The Garden Egg Chair by Peter Ghyczy, 1968

We, ‘BOLD-people’, love stories and histories. So we dove into the internet archives to track down more information about our Garden Egg Chair and its designer, Peter Ghyczy.

Ghyczy was child of an aristocratic family and grew up in Buda, a district of Budapest. After the invasion of the Red Army in 1945, in which his father was killed, he was sent to the family's property Vásárosnameny in the Puszta plains. In 1947 he was brought to Belgium by the International Red Cross for one year, where he learned French.

After the family was expropriated of their estate, he returned to his mother in Budapest. In 1956, after the crushing of the Hungarian uprising against the communist regime, he fled with his mother and brother via Vienna to Bonn.

In 1967 he graduated as an architect in Aachen with a thesis on unconventional school buildings. In 1968 he was chief designer for the Polyurethane factory 'Elastogran GmbH' in Lemförde (West Germany). He was responsible for setting up the Design department, developing polyurethane products. One of his very first designs was the so called 'Garden Egg' chair in 1967. The design incorporates features typical of the period: a space-age look, UFO-like form, bright coloured plastic laquer, portability and the informal lounging quality of the low seat.

Behind the story of the chair's mass production also lies a fascinating tale of east-west relations. The company in Lemförde produced only a couple of chairs while testing the new material polyurethane. The lacquering process required substantial manual labor, making mass production too expensive for West Germany. The company then transferred mass production to East Germany. Although such a decision was not unique, official industrial exchange between capitalist West Germany and socialist East Germany was not acknowledged.

The license to produce the chair was sold to the VEB Synthesewerk Schwarzheide close to the city of Senftenberg. Officially, one third of their production was for the West German market, the rest for East Germany and for export. The production of the chair stopped after only 2 or 3 years as the lacquering remained problematic, yet the chair became an iconic 'east' German product, due to its popularity in trade shows and exhibitions. As Garden Egg Chairs were expensive both to make and sell, production was halted in 1975.

In an interview former general director of the VEB Synthesewerk-Schwarzheide, Dr. Hans-Joachim Jeschke said the chair was seen as a mere fashion article and as such far too expensive with a sales price of 430 marks, comparable to a general salary: “No one in the company knew the designer’s name or was specifically interested in the chair.” But the production manager of the VEB Synthesewerk, Günter Dämmig, calls Jeschke’s assertion into question. Dämmig confirmed that he knew the designer’s name, Peter Ghyczy, but had not been allowed any contact. Moreover, most VEB workers, Dämmig averred, were proud to be involved in its production because they regarded all production for the West as something special. Moreover, East German consumers, according to Dämmig, happily paid the high price for the chair as they construed getting one with ownership of a Western product. It was not necessarily the price but the limited space of their dwellings that restrained many from buying one, as only people with a house and/or yard had a suitable place for such a chair.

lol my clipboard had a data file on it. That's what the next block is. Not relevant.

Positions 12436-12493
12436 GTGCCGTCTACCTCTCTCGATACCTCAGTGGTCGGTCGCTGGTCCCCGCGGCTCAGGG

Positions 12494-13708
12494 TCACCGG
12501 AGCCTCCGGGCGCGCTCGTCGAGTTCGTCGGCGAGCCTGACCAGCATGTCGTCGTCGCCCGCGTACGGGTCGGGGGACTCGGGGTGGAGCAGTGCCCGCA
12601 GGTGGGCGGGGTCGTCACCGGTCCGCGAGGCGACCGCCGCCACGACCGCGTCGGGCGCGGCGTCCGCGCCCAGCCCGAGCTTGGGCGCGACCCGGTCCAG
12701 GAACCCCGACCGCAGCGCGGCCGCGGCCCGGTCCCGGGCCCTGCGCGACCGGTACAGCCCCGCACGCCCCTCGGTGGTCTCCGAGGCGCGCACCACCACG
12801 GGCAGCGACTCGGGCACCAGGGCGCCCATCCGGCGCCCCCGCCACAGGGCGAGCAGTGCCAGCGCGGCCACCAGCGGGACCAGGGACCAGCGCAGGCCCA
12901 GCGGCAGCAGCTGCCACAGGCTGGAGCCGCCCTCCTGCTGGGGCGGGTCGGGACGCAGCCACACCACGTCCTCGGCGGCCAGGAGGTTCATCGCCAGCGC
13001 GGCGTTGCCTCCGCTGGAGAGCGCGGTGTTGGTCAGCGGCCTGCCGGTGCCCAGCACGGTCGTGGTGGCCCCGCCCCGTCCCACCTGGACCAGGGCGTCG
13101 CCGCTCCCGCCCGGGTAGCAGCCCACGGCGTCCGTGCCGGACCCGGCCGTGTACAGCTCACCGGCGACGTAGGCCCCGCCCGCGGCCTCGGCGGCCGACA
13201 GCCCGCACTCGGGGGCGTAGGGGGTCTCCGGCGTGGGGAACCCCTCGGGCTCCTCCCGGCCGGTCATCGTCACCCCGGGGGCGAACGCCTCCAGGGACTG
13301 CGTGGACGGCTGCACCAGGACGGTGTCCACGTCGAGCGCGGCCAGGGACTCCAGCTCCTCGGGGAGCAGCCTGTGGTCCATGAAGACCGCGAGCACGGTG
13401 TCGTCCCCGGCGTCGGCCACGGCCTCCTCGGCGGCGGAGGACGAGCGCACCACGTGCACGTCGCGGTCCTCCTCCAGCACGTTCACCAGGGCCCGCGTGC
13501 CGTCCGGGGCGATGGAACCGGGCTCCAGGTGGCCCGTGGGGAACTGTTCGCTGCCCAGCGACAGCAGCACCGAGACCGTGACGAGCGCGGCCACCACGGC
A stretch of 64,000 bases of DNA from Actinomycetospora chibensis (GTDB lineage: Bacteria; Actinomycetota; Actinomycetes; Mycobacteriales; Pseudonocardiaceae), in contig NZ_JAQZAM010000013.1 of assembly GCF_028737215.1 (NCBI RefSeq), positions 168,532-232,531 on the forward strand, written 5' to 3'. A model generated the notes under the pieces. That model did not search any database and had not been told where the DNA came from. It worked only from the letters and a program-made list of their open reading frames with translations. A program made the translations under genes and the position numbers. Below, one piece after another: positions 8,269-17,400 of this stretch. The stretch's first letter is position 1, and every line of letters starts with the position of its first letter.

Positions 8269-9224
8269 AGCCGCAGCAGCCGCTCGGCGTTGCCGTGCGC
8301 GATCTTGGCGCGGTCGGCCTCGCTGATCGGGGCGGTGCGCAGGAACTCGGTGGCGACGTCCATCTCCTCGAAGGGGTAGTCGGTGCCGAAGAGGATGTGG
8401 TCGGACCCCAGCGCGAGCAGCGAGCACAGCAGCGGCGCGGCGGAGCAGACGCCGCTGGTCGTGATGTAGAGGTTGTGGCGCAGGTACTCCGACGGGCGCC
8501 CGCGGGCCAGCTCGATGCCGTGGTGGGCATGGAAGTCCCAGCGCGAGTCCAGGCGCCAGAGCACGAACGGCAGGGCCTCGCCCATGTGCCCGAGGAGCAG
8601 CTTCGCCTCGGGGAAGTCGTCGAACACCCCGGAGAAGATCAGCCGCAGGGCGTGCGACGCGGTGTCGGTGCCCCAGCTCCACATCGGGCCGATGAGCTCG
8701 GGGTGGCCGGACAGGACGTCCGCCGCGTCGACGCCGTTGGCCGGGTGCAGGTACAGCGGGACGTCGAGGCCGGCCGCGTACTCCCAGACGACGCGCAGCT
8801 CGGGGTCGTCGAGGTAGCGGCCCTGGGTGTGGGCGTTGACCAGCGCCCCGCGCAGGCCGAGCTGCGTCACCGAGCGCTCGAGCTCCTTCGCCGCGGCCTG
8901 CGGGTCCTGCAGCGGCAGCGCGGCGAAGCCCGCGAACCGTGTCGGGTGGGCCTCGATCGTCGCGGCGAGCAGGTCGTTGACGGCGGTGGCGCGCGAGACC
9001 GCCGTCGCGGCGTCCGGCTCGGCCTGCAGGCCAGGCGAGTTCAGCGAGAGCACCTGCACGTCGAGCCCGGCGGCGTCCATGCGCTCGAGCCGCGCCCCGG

In 1990, when the first West German garden stores opened on eastern territory, East Germans discarded a large number of original Garden Egg Chairs in favor of new and cheaper West German versions. Apparently, the chair they had previously associated with the West was no longer Western enough in light of reunification, having been produced in the East long before that. Yet, just a few years later, Garden Egg Chairs became sought-after collector’s items. Owners in East and West lucky enough to have them guard them carefully and place them in prime locations.

Prototypes were manufactured in West Germany, but it was mass-produced in East Germany. And it is now a collector’s item because it finally became what it aspired to become at its outset: a design icon of its time. BOLD is proud to have one in stock. If you would like more information about our piece, do not hesitate to contact us.

(we owe a lot to for the content of this article, many thanks for the interesting information)



Peter Ghyczy and his Garden Egg Chair